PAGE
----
What is one important thing that you learned from your experiences in the war?
I really learned how to survive. I truly learned how to take care of myself and others. I always tried to help my friends. I learned how to come together to help people, and how other people can help you.
(Mouna here! I can truly attest to this. Opa goes above and beyond to help his friends and family in times of need. To this day, it's one of his most admirable traits.)
Is the story of one soldier getting a rifle and the other one the bullets, when soviet union was first attacked, fact or fiction?
Also I would guess that you were capture by german Wehrmacht (regular army)? How were they treating you? From what I read they were pretty honorable unlike SS and Gestapo...
Thanks for doing the AMA!
I didn't hear that story. They gave us both a rifle and bullets, but no food!
Yes, by the Wermacht. At first when I was a prisoner, they didn't treat us too well. They captured us in the Mountains in November, late in the afternoon. There was snow on the ground, and it was cold. Even though we were wounded, they took our overcoats, and covered their own soldiers. A lot of people froze to death at night.
When I marched with them, they treated us pretty well. They were more gentle than the Soviets. They didn't beat us, and fed us 3 meals a day. They were pretty nice people.
What is your hope for the future of Azerbaijan?
I hope that Azerbaijan's future is bright. The people now have more freedom now, thankfully. I do think that it's far behind the United States. I hope for better healthcare and living conditions.
One big hope is that the dispute between Armenia and Azerbaijan is settled. I want a good future for both countries.
Was Order 227 enforced by the officers in the Army? Or was it propaganda created by Stalin to "encourage" soldiers to not give up the fight?
They did say this in the Army. It was an actual order by the commissars!
How different was life in the USSR in comparison to the US when you first arrived? Also were you treated badly, or just differently by the people in the US because you came from the USSR?
The comparison is hell to heaven. It's very simple.
We were not given a hard time, people were very friendly. We were in Upstate New York on a farm (Saratoga Springs). Even in the cities, we were treated okay.
How was medical care in the Soviet Army? Was getting wounded a death sentence?
In the hospital, it was not too bed. I was wounded in Sochi, and went to the hospital. On the frontline, there were many heavily wounded men. No body cared for them. There was no doctor on the frontline. If you could manage to walk back a little, there was a horse and wagon to bring you to the doctors. Still then, the care was very poor because there wasn't proper supplies. It was very primitive.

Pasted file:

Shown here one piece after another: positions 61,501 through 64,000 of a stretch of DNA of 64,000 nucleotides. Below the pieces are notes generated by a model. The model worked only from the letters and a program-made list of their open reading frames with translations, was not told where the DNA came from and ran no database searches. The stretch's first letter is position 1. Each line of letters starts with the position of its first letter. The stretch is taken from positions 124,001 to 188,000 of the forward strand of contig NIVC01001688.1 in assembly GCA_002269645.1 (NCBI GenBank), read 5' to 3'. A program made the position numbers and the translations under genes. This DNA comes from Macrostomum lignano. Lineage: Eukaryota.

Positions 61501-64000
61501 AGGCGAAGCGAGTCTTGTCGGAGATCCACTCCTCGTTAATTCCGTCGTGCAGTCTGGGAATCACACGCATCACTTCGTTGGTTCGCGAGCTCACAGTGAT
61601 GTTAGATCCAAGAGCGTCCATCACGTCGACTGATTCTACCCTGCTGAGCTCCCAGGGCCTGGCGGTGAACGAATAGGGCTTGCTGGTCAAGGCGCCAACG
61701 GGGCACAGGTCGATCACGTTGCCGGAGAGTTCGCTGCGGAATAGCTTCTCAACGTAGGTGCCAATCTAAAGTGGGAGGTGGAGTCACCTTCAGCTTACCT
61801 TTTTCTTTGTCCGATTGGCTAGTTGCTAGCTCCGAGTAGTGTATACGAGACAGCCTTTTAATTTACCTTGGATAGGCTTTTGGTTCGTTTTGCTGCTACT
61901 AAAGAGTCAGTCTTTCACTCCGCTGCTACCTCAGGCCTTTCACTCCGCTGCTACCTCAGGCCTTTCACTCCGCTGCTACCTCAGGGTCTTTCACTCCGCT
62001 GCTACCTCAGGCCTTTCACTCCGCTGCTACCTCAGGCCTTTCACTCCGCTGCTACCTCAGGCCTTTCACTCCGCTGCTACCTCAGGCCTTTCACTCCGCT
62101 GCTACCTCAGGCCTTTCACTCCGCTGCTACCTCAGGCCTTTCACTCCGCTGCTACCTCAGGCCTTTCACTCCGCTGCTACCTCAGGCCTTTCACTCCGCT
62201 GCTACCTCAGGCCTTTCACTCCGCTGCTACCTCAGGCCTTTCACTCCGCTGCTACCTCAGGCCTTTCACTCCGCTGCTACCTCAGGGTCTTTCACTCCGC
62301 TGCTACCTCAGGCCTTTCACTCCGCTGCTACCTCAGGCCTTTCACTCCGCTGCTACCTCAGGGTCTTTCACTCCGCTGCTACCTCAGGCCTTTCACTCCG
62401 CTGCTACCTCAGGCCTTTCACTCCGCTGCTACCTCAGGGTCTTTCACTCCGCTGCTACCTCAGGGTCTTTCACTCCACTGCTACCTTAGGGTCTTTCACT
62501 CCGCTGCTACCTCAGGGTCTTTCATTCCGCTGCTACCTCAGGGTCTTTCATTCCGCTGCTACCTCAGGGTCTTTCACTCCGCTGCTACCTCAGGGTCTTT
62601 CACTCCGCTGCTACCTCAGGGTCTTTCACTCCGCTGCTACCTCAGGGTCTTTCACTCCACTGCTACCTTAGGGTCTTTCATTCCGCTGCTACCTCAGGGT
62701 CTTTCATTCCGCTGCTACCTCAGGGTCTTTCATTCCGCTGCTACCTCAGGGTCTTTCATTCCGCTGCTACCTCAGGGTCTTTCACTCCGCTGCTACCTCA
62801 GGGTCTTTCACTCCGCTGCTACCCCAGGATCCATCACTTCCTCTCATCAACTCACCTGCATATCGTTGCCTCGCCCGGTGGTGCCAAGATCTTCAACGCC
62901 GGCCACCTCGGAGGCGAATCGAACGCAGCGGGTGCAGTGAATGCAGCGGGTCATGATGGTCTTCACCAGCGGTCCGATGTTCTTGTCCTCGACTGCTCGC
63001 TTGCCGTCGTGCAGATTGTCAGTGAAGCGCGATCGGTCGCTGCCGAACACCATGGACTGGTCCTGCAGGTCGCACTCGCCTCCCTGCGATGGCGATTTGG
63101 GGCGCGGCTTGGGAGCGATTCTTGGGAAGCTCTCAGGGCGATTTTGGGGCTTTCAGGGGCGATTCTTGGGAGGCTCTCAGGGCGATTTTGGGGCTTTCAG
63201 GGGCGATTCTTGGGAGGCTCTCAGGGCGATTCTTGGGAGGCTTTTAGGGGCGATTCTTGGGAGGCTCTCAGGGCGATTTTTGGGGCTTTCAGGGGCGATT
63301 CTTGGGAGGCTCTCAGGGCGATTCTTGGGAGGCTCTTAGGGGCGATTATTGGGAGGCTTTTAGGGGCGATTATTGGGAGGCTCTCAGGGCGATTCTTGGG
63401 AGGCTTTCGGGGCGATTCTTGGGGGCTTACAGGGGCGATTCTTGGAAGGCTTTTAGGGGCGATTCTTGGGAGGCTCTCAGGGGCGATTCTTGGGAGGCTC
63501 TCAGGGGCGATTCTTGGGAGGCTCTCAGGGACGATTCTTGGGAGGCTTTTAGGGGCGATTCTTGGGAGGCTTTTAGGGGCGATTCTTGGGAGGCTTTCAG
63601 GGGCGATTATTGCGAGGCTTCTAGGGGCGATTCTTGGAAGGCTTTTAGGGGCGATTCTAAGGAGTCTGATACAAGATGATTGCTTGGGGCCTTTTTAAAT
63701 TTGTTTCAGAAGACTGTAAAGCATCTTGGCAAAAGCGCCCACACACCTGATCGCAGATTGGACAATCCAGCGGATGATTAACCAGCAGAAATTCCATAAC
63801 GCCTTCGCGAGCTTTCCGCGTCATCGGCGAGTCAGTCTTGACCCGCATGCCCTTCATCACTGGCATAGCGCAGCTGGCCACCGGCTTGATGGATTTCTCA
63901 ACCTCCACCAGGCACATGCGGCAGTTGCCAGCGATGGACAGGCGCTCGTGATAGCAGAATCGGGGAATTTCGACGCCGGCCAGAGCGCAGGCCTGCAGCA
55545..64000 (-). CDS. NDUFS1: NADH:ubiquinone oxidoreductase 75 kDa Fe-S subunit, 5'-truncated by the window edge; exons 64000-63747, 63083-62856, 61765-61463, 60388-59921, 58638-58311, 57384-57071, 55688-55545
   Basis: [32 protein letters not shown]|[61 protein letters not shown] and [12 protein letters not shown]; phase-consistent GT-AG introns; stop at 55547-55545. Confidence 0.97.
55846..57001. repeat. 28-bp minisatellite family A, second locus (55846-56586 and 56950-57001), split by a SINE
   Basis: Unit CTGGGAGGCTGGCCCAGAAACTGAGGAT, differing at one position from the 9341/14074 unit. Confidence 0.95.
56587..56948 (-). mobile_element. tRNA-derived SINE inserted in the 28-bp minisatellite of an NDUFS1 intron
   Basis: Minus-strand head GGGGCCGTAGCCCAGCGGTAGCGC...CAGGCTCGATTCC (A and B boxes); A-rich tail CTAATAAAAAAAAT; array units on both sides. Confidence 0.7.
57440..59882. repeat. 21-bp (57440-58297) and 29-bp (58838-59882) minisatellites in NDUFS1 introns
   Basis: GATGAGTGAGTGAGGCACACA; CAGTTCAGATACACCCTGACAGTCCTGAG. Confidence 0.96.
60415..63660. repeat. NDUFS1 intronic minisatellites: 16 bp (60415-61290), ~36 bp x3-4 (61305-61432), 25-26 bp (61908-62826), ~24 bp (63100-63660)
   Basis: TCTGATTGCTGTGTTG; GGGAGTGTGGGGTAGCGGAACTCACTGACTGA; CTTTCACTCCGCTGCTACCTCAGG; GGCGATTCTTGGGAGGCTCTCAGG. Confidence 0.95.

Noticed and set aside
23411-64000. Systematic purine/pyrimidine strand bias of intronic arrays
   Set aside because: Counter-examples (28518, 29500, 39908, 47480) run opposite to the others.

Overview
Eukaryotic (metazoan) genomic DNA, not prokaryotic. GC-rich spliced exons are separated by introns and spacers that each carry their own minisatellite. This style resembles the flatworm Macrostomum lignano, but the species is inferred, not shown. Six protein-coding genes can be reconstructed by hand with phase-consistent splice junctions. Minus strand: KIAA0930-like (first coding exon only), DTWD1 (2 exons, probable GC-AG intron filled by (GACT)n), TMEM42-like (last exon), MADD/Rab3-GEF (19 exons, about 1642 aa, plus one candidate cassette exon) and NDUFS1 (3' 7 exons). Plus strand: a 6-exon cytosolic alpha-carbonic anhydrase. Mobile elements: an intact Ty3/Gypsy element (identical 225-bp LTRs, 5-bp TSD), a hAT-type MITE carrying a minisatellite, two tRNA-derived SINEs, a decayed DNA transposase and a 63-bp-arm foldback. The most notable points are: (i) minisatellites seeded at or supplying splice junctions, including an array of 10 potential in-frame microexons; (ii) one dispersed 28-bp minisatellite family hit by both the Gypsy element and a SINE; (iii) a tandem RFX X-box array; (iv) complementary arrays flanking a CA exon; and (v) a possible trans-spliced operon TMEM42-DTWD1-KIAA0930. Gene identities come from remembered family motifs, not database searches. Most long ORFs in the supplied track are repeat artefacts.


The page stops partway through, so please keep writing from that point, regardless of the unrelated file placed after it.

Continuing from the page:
What an obstacle course!
You've lived through bad leadership and have seen people suffer with you from it, so my question to you is this: what were the strongest emotions you've felt while caught in the turmoil of war?
I've always liked stories - so I'll be greedy and ask one more question: can you recall a particular moment of your life that remains intact in your memory, as if you lived it just yesterday? Could you share it with us?
When I was marching for the Germans, we came upon a village that had been through a big fight. There was one little boy. His face was all wet from crying, and he messed himself, and there was nobody to take care of him. He calling for his mother over and over. All of us, we were so sad for this little boy (Opa is now crying). I thought 'why do we have this war? Now this little boy is alone, his family killed.' This was so sad to see. I also had hatred towards the war, Hitler, and Stalin. Why are they fighting? Why are they killing?
This memory and this little boy is really the thing that I will never forget, even with all of the sad things I saw in my war life, with all the burning and killing.
How did the Germans find out that you were a vet?
When marching with the Germans, I noticed an old man taking care of the horses. I was scared of him, but I went up to him and told him that I am a veterinarian, too. He told my officer that he needed my help. I believe that this man saved my life. He kept me away from the frontline.